Pope Francis stepped out of his four-door Fiat and onto the South Lawn of the White House Wednesday morning, greeting President Obama, his family, and thousands of admiring supporters.
The president welcomed the “people’s pope” to the United States, before allowing him to address the crowd with an optimistic speech he gave entirely in English.
“We know by faith that our creator will never abandon us,” he said.
“I would like all men and women in this great nation to support efforts of international community to protect the vulnerable and create inclusive models of development.”
He then addressed a specific, and what some would call controversial, issue, thanking the president for his efforts to reduce air pollution.
“It seems clear to me that climate change is a problem that can no longer be left to a future generation,” he urged. “We are living at a critical moment of history, we still have time to make the change needed.”
“We wish to commit ourselves to the responsible care of our common home,” Francis added.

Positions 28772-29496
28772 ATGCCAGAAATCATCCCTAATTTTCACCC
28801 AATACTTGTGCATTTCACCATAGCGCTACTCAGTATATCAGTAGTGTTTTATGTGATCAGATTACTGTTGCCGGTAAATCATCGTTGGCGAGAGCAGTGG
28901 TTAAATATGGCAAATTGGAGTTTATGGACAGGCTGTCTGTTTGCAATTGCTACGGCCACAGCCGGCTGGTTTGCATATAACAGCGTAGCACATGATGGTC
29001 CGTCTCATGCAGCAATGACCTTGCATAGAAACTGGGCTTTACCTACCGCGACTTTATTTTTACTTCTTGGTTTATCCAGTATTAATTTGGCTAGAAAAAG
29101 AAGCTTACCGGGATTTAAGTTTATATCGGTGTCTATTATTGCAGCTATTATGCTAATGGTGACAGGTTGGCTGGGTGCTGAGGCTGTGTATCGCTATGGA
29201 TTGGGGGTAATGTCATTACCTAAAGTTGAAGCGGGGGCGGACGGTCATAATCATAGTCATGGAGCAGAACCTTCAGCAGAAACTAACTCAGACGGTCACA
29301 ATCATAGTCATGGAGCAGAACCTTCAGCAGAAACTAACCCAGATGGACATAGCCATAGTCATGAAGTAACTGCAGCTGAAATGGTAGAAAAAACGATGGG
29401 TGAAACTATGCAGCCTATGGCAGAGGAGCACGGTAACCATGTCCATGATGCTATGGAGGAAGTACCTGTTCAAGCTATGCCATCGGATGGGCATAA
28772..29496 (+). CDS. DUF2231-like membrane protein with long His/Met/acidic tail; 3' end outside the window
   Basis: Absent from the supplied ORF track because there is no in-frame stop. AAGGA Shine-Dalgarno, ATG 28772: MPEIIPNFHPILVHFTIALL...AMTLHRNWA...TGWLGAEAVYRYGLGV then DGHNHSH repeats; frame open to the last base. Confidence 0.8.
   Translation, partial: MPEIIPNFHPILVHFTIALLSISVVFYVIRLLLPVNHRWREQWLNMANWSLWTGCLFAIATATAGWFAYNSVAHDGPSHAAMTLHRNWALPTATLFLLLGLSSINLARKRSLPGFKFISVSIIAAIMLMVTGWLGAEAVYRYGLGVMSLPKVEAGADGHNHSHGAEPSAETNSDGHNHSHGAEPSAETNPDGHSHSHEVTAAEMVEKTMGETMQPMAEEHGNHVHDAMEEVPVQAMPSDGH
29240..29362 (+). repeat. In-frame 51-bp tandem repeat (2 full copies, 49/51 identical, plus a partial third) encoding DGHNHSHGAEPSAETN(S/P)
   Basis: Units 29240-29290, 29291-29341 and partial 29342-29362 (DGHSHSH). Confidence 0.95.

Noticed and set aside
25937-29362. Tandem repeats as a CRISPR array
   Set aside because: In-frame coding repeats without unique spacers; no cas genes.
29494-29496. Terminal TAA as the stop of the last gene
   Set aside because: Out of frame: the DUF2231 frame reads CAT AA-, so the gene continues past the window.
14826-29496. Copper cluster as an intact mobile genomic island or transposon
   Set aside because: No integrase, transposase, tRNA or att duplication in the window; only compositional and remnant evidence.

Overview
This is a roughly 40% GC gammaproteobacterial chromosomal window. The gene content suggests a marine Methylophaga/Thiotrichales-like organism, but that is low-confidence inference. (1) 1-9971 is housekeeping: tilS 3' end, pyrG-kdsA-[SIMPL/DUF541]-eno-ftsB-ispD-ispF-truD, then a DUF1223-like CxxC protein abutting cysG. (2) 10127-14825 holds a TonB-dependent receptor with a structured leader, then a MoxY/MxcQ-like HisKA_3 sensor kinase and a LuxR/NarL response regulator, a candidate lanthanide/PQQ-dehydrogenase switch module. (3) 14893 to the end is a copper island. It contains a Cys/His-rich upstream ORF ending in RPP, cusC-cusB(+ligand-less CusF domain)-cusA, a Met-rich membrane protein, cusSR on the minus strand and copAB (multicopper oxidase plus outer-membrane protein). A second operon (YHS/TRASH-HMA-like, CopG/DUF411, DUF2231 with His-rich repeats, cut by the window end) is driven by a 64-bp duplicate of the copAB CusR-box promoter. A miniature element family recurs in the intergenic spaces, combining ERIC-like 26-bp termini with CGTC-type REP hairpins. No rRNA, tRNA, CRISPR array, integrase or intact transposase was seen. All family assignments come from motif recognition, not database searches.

The mutual affection between the two world figures became apparent over a year ago when Obama visited the Vatican City. What was supposed to be a half hour meeting turned into an hour-long conversation, as the two found common ground on several issues and established a pleasant rapport. It went so well that Obama greeted the pope personally on Tuesday at Andrews Air Force Base, a rare trip for the president.
While some have criticized the Pope for promoting what seems to be a liberal political agenda, pundits like Fox News’s Shepard Smith would argue he is just voicing the compassionate core tenets of the Catholic Church. On his flight to the States, Pope Francis reportedly told the press he is “no leftie.”
Stay tuned for more coverage of the Pope’s Washington, D.C. trip throughout the next two days.